Botha Telephone: Limiting conversations to five minutes

Early Botha and its telephones

Maggie Richardson working in Botha on switchboard. Contributed photo

Maggie Richardson working in Botha on switchboard. Contributed photo

By Craig Baird For the Advance

The telephone was a revolutionary invention that changed the world immensely. It allowed people to communicate quickly over long distances and provided small villages with the ability to reach out to the wider world. Such was the case for Botha when it brought in the telephone in 1915.

Whether or not that was when the telephone first appeared in Botha is up for debate, but the earliest record of subscribers for the community dates to that year. At that point, eight businesses and 61 individual subscribers were using the telephone service. Five years later, there were 130 subscribers.

From the mid-1910s to 1932, the Botha exchange was located in the post office. That changed when Alberta Government Telephones (AGT) opened a central exchange office in Stettler to handle Botha’s pole line. That would have been the end of Botha’s telephone history if not for the Great Depression.

Due to severe financial difficulties for AGT, the government organization sold off its rural telephone lines to privately-owned mutual telephone companies in 1934. The rationale for AGT was that while the company dealt with a lack of subscribers and high maintenance costs, rural farmers could repair downed power lines a lot quicker than their own employees would be able to.

The first meeting of the Botha Mutual Telephone Company would be held on March 12, 1935. The members of the organization decided to elect Louis Bassler as the first president, a position he would hold until 1942. The next meeting for the organization was held the next day. An AGT representative had arrived to discuss the rules for transfer. In the following weeks, the Botha Mutual Telephone Company began looking at ways to raise money for new poles, wires, phone boxes for elevators and more.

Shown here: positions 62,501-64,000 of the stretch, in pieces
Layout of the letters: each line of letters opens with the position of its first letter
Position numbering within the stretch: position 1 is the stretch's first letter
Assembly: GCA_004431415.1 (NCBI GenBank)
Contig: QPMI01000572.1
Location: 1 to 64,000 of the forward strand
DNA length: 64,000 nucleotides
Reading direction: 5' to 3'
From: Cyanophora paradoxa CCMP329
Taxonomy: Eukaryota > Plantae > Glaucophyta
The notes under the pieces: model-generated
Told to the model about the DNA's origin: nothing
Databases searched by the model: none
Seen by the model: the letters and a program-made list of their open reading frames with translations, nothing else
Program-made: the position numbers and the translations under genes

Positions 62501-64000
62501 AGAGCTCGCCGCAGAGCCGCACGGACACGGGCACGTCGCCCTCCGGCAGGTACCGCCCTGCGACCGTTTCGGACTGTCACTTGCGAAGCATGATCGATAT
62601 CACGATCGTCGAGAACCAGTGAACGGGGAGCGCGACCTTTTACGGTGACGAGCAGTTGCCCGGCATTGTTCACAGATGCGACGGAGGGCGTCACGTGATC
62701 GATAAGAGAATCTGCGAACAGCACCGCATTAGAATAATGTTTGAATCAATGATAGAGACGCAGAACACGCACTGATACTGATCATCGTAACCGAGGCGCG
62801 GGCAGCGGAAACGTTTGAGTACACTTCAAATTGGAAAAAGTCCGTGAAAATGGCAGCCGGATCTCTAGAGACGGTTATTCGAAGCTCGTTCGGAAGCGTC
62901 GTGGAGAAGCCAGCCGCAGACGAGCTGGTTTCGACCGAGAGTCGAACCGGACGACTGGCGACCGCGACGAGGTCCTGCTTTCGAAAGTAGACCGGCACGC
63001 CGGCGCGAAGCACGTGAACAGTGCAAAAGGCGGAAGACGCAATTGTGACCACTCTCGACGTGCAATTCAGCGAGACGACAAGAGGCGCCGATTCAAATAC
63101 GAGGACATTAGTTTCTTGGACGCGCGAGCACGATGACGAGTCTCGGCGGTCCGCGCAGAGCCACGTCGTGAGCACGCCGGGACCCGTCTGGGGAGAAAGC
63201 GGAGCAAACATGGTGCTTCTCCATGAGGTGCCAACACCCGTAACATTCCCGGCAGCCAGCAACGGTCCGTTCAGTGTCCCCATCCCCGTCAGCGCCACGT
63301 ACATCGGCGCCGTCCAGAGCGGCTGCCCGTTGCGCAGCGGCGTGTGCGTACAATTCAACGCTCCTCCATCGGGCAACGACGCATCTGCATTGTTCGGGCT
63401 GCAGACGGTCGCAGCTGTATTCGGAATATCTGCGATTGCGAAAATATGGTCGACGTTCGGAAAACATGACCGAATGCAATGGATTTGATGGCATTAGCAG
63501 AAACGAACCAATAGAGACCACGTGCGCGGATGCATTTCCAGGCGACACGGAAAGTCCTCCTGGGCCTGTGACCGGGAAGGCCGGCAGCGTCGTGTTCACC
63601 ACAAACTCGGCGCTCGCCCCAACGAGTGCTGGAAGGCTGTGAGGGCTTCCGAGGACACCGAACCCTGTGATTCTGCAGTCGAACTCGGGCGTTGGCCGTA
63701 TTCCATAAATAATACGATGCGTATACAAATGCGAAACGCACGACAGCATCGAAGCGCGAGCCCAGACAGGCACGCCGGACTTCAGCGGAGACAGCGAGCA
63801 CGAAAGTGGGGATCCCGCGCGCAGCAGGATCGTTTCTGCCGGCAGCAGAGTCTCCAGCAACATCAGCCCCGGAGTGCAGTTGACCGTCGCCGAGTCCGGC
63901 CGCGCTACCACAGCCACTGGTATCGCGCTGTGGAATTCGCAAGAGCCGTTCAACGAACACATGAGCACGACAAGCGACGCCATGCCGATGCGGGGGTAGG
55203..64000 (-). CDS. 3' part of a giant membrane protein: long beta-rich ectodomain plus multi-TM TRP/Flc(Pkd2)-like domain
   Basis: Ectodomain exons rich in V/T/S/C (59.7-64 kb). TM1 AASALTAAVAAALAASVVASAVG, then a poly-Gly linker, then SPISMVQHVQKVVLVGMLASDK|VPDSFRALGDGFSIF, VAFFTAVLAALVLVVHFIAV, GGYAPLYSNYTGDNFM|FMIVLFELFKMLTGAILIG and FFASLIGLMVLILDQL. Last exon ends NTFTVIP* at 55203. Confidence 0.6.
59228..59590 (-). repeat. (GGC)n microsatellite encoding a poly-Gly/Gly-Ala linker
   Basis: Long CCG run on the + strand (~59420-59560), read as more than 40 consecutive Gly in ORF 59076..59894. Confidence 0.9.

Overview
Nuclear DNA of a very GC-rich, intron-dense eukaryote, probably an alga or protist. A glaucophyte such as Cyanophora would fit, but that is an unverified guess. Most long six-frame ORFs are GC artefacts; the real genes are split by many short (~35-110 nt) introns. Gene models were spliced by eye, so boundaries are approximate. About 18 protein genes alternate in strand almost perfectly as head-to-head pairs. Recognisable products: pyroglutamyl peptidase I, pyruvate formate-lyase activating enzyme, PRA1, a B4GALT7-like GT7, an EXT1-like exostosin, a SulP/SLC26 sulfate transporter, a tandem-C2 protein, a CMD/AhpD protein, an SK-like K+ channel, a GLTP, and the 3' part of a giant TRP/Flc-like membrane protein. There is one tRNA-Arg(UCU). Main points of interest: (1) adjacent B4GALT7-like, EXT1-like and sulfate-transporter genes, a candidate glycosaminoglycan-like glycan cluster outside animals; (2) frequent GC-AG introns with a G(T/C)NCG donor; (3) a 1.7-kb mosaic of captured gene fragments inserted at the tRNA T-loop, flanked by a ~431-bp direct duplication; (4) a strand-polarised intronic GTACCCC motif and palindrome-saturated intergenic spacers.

It was decided that subscribers could become shareholders in the company for three dollars. Non-shareholders would pay two dollars a month as a rental, and subscribers could purchase poles for lines at cost. Wes Bright was also hired as a maintenance man, or trouble man as he was called, and would earn 30 cents per hour.

In March of 1936, the first annual general meeting of the Botha Mutual Telephone Company was held, with several bylaws enacted. One interesting bylaw asked that subscribers limit all their phone conversations to only five minutes.

Throughout the 1930s, the company raised what money it could from subscribers for wires and poles. By the time the Second World War broke out, things were better and the telephone company was able to purchase $200 in Victory Bonds.

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In 1942, Don Menzie took over from Bassler as president. He would serve until 1951 when Bob Hannaford took over.

The Botha Mutual Telephone Company would continue operating, even as its subscribers declined in numbers, until 1968 when it was sold to AGT. In August of 1970, the company’s charter was officially dissolved, bringing an end to that era of Botha’s history.

Suggestions for columns or questions? E-mail Craig at Listen to his podcast by searching for “Canadian History Ehx” on your podcast platform. Find his show on YouTube by searching for “Canadian History Ehx.”

Information for this column comes from Botha Memories.